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PhdA catalyzes the first step of phenazine-1-carboxylic acid degradation in Mycobacterium fortuitum

Costa, Kyle C. and Moskatel, Leon S. and Meirelles, Lucas A. and Newman, Dianne K. (2018) PhdA catalyzes the first step of phenazine-1-carboxylic acid degradation in Mycobacterium fortuitum. Journal of Bacteriology, 200 (10). Art. No. e00763-17. ISSN 0021-9193. PMCID PMC5915785. http://resolver.caltech.edu/CaltechAUTHORS:20180306-084603442

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Abstract

Phenazines are a class of bacterially produced redox-active metabolites that are found in natural, industrial, and clinical environments. In Pseudomonas spp., phenazine-1-carboxylic acid (PCA)—the precursor of all phenazine metabolites—facilitates nutrient acquisition, biofilm formation, and competition with other organisms. While the removal of phenazines negatively impacts these activities, little is known about the genes or enzymes responsible for phenazine degradation by other organisms. Here, we report that the first step of PCA degradation by Mycobacterium fortuitum is catalyzed by a phenazine-degrading decarboxylase (PhdA). PhdA is related to members of the UbiD protein family that rely on a prenylated flavin mononucleotide cofactor for activity. The gene for PhdB, the enzyme responsible for cofactor synthesis, is present in a putative operon with the gene encoding PhdA in a region of the M. fortuitum genome that is essential for PCA degradation. PhdA and PhdB are present in all known PCA-degrading organisms from the Actinobacteria. M. fortuitum can also catabolize other Pseudomonas-derived phenazines such as phenazine-1-carboxamide, 1-hydroxyphenazine, and pyocyanin. On the basis of our previous work and the current characterization of PhdA, we propose that degradation converges on a common intermediate: dihydroxyphenazine. An understanding of the genes responsible for degradation will enable targeted studies of phenazine degraders in diverse environments.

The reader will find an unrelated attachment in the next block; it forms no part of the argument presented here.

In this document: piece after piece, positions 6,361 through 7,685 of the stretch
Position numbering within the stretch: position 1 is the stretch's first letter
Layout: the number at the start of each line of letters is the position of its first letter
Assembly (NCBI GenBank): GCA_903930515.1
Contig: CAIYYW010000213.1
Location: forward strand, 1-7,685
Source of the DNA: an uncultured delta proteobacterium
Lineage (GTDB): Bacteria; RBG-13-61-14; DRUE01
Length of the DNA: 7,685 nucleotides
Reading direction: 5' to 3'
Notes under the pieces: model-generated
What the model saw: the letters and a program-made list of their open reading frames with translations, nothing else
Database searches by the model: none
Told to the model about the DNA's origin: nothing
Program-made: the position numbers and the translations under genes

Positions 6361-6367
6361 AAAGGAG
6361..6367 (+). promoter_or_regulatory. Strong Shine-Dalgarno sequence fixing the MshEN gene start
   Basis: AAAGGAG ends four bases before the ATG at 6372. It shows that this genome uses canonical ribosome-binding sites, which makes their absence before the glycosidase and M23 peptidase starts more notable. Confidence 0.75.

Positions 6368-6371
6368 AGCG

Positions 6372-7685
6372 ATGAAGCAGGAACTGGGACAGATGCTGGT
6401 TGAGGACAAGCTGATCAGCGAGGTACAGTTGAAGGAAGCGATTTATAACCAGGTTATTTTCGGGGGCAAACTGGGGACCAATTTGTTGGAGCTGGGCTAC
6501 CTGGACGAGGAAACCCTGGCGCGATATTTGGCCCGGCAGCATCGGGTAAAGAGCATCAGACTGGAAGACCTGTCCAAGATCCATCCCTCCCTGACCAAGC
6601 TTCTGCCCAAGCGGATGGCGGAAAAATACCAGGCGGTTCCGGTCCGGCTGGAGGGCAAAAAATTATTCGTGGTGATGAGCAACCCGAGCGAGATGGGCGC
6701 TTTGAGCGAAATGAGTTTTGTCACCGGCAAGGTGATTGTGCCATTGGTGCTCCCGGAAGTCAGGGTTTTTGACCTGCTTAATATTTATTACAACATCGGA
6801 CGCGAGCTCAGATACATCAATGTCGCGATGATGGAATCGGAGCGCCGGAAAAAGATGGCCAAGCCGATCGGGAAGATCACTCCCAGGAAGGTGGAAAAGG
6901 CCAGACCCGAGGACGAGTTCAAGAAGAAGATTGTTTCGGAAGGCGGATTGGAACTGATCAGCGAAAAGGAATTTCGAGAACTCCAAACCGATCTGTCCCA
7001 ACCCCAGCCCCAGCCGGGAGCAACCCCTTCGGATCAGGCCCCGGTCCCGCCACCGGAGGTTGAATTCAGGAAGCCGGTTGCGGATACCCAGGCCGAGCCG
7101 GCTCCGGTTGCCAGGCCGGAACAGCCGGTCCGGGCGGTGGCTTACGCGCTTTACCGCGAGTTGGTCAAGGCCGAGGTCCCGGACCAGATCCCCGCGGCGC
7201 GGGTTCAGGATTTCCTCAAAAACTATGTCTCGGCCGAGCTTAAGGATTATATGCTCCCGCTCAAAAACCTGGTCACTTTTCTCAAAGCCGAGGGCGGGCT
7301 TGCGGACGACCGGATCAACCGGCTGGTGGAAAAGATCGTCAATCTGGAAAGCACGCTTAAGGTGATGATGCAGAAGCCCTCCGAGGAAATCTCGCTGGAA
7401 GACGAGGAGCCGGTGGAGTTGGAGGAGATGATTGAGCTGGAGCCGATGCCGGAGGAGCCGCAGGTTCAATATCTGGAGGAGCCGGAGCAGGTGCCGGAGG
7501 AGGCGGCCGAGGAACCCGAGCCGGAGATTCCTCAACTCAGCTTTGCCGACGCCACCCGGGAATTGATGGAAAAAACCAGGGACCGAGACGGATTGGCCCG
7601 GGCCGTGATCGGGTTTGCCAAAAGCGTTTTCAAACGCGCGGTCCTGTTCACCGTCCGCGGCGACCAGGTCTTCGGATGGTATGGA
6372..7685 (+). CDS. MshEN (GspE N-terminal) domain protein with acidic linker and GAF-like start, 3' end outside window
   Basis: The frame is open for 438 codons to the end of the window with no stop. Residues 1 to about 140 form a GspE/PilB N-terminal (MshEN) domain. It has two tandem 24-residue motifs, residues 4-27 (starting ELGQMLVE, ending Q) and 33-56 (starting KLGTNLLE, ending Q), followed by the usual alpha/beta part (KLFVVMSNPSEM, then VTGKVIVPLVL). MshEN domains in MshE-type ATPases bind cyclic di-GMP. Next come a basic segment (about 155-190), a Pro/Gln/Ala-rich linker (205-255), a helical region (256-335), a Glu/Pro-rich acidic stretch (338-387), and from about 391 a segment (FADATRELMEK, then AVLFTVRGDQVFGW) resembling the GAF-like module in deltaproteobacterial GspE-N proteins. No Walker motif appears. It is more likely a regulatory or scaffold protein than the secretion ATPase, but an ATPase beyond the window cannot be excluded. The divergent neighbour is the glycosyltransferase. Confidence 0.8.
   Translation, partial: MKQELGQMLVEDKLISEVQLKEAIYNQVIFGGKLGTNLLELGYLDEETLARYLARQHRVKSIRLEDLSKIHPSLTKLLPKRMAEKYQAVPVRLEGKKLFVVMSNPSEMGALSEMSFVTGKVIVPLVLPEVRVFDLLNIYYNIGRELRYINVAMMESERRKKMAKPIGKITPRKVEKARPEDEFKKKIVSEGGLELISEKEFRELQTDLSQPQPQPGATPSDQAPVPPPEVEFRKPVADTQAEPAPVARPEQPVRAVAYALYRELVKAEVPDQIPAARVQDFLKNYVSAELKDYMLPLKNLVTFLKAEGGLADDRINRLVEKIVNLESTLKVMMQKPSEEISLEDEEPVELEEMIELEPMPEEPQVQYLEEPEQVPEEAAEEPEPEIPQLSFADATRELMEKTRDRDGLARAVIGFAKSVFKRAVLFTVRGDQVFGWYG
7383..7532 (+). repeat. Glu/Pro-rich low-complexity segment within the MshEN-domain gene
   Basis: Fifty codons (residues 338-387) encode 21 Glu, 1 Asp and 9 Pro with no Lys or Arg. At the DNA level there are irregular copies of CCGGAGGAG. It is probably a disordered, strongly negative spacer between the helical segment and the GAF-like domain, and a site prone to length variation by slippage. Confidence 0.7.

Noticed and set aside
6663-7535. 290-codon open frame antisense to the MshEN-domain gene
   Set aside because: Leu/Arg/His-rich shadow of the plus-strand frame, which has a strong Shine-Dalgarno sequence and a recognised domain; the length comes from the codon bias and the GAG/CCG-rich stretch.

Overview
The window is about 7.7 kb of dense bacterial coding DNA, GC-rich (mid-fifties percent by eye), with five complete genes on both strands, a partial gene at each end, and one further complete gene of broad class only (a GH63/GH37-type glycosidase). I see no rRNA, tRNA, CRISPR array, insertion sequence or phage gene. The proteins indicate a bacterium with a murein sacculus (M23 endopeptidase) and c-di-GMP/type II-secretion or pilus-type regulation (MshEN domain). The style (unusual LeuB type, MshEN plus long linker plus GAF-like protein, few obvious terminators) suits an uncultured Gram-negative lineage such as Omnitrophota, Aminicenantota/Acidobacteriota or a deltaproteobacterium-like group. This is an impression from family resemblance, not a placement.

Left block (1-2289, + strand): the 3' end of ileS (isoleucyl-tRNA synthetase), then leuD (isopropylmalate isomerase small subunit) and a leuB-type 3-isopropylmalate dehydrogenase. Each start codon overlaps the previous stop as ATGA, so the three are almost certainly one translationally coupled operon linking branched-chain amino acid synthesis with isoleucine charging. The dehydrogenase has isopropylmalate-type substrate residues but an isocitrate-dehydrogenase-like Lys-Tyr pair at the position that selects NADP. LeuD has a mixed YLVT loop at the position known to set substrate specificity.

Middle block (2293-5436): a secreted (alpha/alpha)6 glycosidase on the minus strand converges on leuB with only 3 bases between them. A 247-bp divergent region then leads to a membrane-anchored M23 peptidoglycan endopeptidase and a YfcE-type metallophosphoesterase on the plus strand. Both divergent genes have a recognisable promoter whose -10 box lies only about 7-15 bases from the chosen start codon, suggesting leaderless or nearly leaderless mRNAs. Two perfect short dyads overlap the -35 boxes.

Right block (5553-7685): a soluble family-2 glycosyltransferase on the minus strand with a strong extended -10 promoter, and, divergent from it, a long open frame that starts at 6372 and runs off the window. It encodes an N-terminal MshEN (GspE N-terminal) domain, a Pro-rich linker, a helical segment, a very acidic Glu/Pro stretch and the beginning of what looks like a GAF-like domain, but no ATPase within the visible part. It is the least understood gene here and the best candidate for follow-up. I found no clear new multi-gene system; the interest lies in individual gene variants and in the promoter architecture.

Item Type:Article
Related URLs:
URLURL TypeDescription
https://doi.org/10.1128/JB.00763-17DOIArticle
https://www.ncbi.nlm.nih.gov/pmc/articles/PMC5915785/PubMed CentralArticle
ORCID:
AuthorORCID
Newman, Dianne K.0000-0003-1647-1918
Additional Information:© 2018 American Society for Microbiology. Received 18 December 2017. Accepted 16 February 2018. Accepted manuscript posted online 26 February 2018. We thank the members of the Newman lab for experimental advice and feedback on the manuscript. Grants to D.K.N. from the ARO (W911NF-17-1-0024) and NIH (1R01AI127850-01A1) supported this research. K.C.C. was supported by a Ruth L. Kirschstein National Research Service Award from the NIH, National Institute of Allergy and Infectious Diseases (grant no. F32AI112248).
Funders:
Funding AgencyGrant Number
Army Research Office (ARO)W911NF-17-1-0024
NIH1R01AI127850-01A1
NIH Predoctoral FellowshipF32AI112248
National Institute of Allergy and Infectious DiseasesUNSPECIFIED
Subject Keywords:mycobacteria, PCA, decarboxylases, degradation, phenazines
PubMed Central ID:PMC5915785
Record Number:CaltechAUTHORS:20180306-084603442
Persistent URL:http://resolver.caltech.edu/CaltechAUTHORS:20180306-084603442
Official Citation:Costa KC, Moskatel LS, Meirelles LA, Newman DK. 2018. PhdA catalyzes the first step of phenazine-1-carboxylic acid degradation in Mycobacterium fortuitum. J Bacteriol 200:e00763-17. https://doi.org/10.1128/JB.00763-17.
Usage Policy:No commercial reproduction, distribution, display or performance rights in this work are provided.
ID Code:85125
Collection:CaltechAUTHORS
Deposited By: Tony Diaz
Deposited On:06 Mar 2018 17:49
Last Modified:02 Jan 2019 21:20

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